Almost all state taxing agencies use some form of sampling in their audits. Sales and use tax audits rarely span less than three years, so huge amounts of data can be subject to scrutiny. Detailed verification is neither practical nor desirable (for you or the state), so sampling is the logical alternative.

Chapter 3

Sales Tax Audit Sampling: What You Need to Know

In businesses that have hundreds of thousands of sales or purchases, it is simply not feasible for an auditor to examine each sale or purchase invoice. Instead, some kind of sample must be chosen.

Ideally, the sample or portion of invoices to be examined will be representative of the entire invoice population. But there is a risk that the sample will not be representative.

There are two different approaches to handling this.: non-statistical sampling and statistical sampling.

In statistical sampling the risk is quantified. In non-statistical sampling, the risk is not quantified, but is left to the professional judgment of the auditors performing the examination.

Non-Statistical Sampling

To compensate for the uncertainty in non-statistical samples, most states select substantially more transactions than achieving an accurate statistical sample would require.

In non-statistical sampling it is impossible to know whether the sample is too large, too small, or how accurately it reflects the records as a whole.

Expanding the sample size frequently results in a more homogenous sample. But it does so at the expense of the taxpayer’s and auditor’s time.

Block sampling is the most commonly used example of non-statistical sampling. In block sampling, the auditor chooses a block of time (weeks, months, days) of checks, invoices or vouchers to examine. The auditor assumes that the block of time is representative of the entire population. An error rate is determined from the sample chosen and then extrapolated over the entire audit period. There is no way of measuring the accuracy of such a method.

According to our research, the following 26 states and one district use statistical sampling:

  • Alabama
  • California
  • Colorado
  • Connecticut
  • District of Columbia
  • Florida
  • Georgia
  • Idaho
  • Illinois
  • Indiana
  • Iowa
  • Kansas
  • Maine
  • Maryland
  • Massachusetts
  • Michigan
  • Minnesota
  • Mississippi
  • New Mexico
  • New York
  • North Carolina
  • North Dakota
  • Ohio
  • Pennsylvania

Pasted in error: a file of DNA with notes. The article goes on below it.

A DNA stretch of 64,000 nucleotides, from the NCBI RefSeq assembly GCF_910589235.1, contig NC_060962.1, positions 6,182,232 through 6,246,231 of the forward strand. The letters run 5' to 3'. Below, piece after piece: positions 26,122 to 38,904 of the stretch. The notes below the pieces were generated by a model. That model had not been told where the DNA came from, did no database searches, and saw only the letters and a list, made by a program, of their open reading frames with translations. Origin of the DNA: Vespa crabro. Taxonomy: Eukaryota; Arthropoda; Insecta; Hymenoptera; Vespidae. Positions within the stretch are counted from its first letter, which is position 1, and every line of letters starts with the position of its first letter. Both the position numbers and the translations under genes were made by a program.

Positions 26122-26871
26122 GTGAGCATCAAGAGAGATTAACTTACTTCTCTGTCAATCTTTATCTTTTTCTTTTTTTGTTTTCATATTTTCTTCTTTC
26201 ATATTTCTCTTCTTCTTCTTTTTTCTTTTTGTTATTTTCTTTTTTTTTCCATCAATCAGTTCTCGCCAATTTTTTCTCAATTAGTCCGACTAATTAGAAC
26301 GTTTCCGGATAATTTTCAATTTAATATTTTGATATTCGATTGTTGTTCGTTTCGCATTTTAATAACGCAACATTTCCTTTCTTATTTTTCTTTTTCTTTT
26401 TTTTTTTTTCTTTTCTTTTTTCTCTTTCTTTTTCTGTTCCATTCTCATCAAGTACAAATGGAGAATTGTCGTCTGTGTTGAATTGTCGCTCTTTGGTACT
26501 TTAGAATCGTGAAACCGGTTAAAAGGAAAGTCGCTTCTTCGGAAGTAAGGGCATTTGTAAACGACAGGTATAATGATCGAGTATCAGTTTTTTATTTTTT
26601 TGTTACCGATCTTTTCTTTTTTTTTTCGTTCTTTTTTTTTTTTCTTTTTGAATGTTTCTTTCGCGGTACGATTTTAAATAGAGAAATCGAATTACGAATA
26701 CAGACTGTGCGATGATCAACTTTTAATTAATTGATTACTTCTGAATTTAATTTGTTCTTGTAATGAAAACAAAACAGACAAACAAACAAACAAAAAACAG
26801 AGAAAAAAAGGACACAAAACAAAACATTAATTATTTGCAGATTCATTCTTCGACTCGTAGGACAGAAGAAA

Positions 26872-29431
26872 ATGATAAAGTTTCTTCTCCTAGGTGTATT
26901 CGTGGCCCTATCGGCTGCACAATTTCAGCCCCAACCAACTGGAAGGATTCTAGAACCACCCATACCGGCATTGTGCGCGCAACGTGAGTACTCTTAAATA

• South Carolina
  • South Dakota
  • Tennessee
  • Utah
  • Washington

All of these states use non-statistical sampling on some, but not all, of their sales and use tax audits.

Statistical Sampling

If given a choice, in most audit situations, you should opt for statistical sampling.

While statistical sampling generally involves more up-front work, it results in an assessment that is usually more reliable, because it’s repeatable. Non-statistical sampling is not repeatable and may be grossly overstated (or understated).

You should thoroughly discuss the proposed sampling methodology with the auditor until you understand what they’re proposing to do. You and the auditor may be able to reach an acceptable compromise on the type of sampling.

Waiting until the audit has been completed to object to the sampling methodology is a failed strategy that has been rejected in many court appeals.

Sampling Methodology Agreements

The sampling methodologies that the auditor wishes to use are usually agreed upon very early on in the procedure. Many times the taxpayer agrees to a particular type of sampling without clearly understanding what the auditor is attempting to do. And they might not know what records are available and what types of purchases were made during the time periods being sampled.

If your audit is a sample audit, you should carefully evaluate the sampling methodology ]the auditor will use.

Once an audit has been completed or nearly completed, it is very difficult to change the sampling methodology used. This is because the auditor will usually have in their files a copy of an official notification they created for the taxpayer explaining the sampling methodologies in detail.

It’s rare, but possible, to redo a sample. We have been successful in getting the auditor to throw out and redo a sample in a number of audits. Each time we were successful, it was because the sampling used was clearly egregious. In each case, the final tax assessment was greatly reduced. But it was a hard-fought battle every time to get the samples thrown out. It’s easier to review it carefully at the beginning.

If you can’t redo the sample, there are other ways to make sure the sample does not hurt your company unduly:

  • Watch out for sample periods that clearly do not represent an average month or day or year (depending on what unit the auditor sampled).
  • Watch out for extraordinary purchases showing up in the sample. These can skew the audit against you in some cases (or for you in others).
  • Be sure the auditor gives you credit for negative transactions that appear in the sample base that relate to taxable items.

Audit Sampling: the Bottom Line

The audit sample is a complex but critical part of the audit process. Understanding sampling methodology is important because a mistake here could cost you. If you’re not confident with your experience in dealing with this type of issue, we recommend bringing in an expert on to help.